The opening day for Sapporo’s widely known Yuki Matsuri came upon us quickly. We headed out around 8:30 am, not realizing that the festivities didn’t start till around 11:00.
The main festival grounds at Odori Park were about a 15 minute walk straight up the street from our hotel. On the way we quickly met with one of my former co-worker’s two sisters who live in Hokkaido. It really makes the world seem a lot smaller by being able to almost spontaneously meet relatives of good friends from half way around the world.
When we reached Odori Park we took a few photos of the large snow sculptures closest to the TV tower. We then decided to head up to the souvenir shop on in the tower, which is as high as you can go without paying admission. After loading up on a few gifts and locally limited snacks, we headed below ground for a quick breakfast at a bakery and ran into Aya, a friend who studied abroad at UW two years ago. Our encounter was very brief due to Aya having a very important presentation, but she made the trip into town on very short notice especially just to see us.
When we later surfaced from the underground mall, we began working our way up the long park. I regretted not having a better lens than just the standard for when we were watching the snowboard ramp. I could have stayed there all day jamming to Japanese punk rock, but it was chilly and we still had plenty to see.
There are several types of sculptures at the festival. The six main attractions are the massive and complex sculptures that make up the backdrops for the stages. The smaller snow sculptures vary from company sponsored advertisements to contest entries. There is a sculpture contest, and teams come from all around the world to give their best shot at sculpting. There were many works-in-progress since it was still the beginning of the festival. It was really cool to see ideas jump from small paper sketches to large and lifelike melt-able art. The road leading to our hotel was the setting for sculptures carved from ice.
Alexa and Melinda made an earnest effort to be interviewed on Japanese television, lowering their hoods and flashing their blonde hair, but the cameraman and interviewer practically ran in the other direction when the girls tried cornering them. Erik and I, however, participated in a short interview a little later for a documentary piece being put together by a man from Nagoya who now lives in Los Angeles. We were told it should be on Youtube by June.
When we had walked about half the length of the park (which is several blocks in length), the sky spontaneously burst forth snow that created white out conditions in merely minutes. We decided then was as good as any time for lunch, and headed to the station to find a ramen shop recommended by our friend Mike who had studied in Hokkaido last year. Ramen is a Sapporo specialty, so we figured with a recommendation from someone who wrote a ramen blog for a school project we couldn’t go wrong.
We headed to Sapporo station in search of Ichi Ryuan for their Genki no deru miso ramen (translated: makes you healthy/energetic miso flavored ramen). The restaurant was in the basement level of a building just outside Sapporo station, and when we arrived there was already a line out the door. The wait ended up being about 40 minutes, but they took our order ahead of time so we could eat soon after being seated. The shop was quite small with only three tables and a lunch bar. The ramen was definitely worth the wait. It was the perfect thing to get me warmed up from the inside and geared up for more strolling in the show.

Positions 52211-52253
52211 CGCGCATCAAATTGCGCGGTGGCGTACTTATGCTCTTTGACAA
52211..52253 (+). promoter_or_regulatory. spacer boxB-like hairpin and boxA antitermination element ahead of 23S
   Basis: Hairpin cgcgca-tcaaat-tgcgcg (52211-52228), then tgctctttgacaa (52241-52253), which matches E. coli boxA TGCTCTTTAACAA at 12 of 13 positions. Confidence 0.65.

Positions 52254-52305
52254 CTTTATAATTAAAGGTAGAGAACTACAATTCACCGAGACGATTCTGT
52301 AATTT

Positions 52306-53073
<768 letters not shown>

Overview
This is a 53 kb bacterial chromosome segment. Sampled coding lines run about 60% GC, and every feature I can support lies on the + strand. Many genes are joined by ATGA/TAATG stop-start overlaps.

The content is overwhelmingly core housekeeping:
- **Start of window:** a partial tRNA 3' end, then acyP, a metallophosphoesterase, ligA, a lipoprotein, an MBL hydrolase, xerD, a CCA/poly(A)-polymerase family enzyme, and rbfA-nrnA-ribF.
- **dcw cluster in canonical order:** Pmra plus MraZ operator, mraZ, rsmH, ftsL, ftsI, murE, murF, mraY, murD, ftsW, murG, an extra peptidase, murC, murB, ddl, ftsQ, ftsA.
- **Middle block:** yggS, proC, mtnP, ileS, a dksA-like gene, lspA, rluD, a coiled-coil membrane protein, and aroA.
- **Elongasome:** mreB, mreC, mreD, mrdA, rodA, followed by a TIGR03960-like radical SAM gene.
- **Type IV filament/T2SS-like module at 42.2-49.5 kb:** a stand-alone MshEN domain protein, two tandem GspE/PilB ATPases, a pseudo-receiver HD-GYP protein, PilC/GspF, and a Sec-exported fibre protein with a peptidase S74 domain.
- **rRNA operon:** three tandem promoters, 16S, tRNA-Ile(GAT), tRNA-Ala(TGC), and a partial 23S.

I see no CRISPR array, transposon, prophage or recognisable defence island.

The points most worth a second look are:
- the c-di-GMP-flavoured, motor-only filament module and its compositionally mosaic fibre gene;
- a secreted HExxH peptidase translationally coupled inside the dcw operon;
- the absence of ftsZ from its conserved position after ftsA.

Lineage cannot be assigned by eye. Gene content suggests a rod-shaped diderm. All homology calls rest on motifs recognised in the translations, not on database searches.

We then returned to the park and picked up where we left off, the snow having now dissipated. With the departure of the snow, however, the temperature took a dive and made our journey a bit uncomfortable. We ran into a sign for free coffee service at the church across from the park, and took the opportunity to warm up inside. The people operating the coffee service didn’t make an effort to talk to us much because they thought we probably couldn’t speak Japanese, but we snickered over our coffee and chocolates while listening to them debate trying to talk to us. The girls wrote a message in their festival guest book, so they probably realized afterwards that we understood what they were talking about. The coffee was tasty.
We left after they took down the sign since they seemed to be finishing up. By then we had seen all of the Odori features during daylight and wanted to wait for after sunset when the large sculptures get lit up. To waste a bit of time we headed to Don Quijote’s, a popular chain store filled with pretty much everything strange and entertaining. After sunset, we headed back to the park and snapped photos of the lit up sculptures.
On our way back to the hotel, we swung by all the ice sculptures for some photos. We had initially planned to go to the Kirin Beer Garden for dinner, but upon viewing the prices on the menu inside the lobby we opted to run right back out the door. We consulted the front desk at the hotel (who could imagine an inanimate object would be so informative) and found a nearby izakaya (seated bar and grill). The nomihoudai (all-you-can-drink) and grill specialty skewered meat sticks were a much more affordable and ultimately fun way to end our trip.
After returning to the hotel we got caught up in philosophical conversation (well, as philosophical as you can get while drunk and with Alexa donning her new Rilakkuma pajamas) till the wee hours of the morning, leaving little time for sleep before our early departure for the airport. I doubt any of us regrets it.